Plans to sell the old Walter Stokes School building on Belmont Boulevard to Lipscomb University have, at least momentarily, stalled, with Metro school officials having second thoughts about relinquishing the property while the district’s enrollment grows.
The historic building, situated across the street from the Lipscomb campus, most recently served as temporary space for students of Julia Green Elementary School during its renovation.
Lipscomb wants to buy the building to house administrative offices and classrooms for the university’s College of Education. A deal seemed secure after the school board voted this year to transfer the property to Metro — though the property would have still been subject to a typical bidding process.
But at Tuesday’s Metro Council meeting, District 25 Metro Councilman Sean McGuire, who represents the Green Hills area, deferred voting on an ordinance that would have officially declared the Stokes property as surplus, paving the way for its ultimate sale. The matter will be taken up again next month.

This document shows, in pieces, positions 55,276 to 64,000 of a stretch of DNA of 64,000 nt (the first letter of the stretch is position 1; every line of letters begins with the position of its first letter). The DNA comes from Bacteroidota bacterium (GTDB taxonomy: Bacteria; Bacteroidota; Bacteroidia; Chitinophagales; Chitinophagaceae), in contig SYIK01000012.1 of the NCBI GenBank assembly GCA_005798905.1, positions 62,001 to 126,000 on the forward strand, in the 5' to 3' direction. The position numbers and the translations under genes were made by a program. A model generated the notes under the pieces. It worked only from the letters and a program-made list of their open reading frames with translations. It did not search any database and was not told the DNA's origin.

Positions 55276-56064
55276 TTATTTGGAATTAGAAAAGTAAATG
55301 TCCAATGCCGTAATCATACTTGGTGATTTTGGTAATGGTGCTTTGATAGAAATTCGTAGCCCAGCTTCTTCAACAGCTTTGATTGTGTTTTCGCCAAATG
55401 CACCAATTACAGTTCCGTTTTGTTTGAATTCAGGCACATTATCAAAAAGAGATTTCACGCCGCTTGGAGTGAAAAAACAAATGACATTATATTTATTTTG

McGuire said Joe Edgens, the district’s director for facilities and operations, informed him the Friday before the vote that Metro schools officials were reconsidering declaring the property surplus until they review future growth patterns of the Hillsboro High School cluster.
“We asked Councilman McGuire if he would consider a deferral for a couple of meetings so that we could do an analysis of long-term enrollment needs in the cluster to see if we would need to use this site for a new school building,” said Green Hills school board member Michael Hayes.
School enrollment is up significantly over the previous year, hovering currently around 78,000.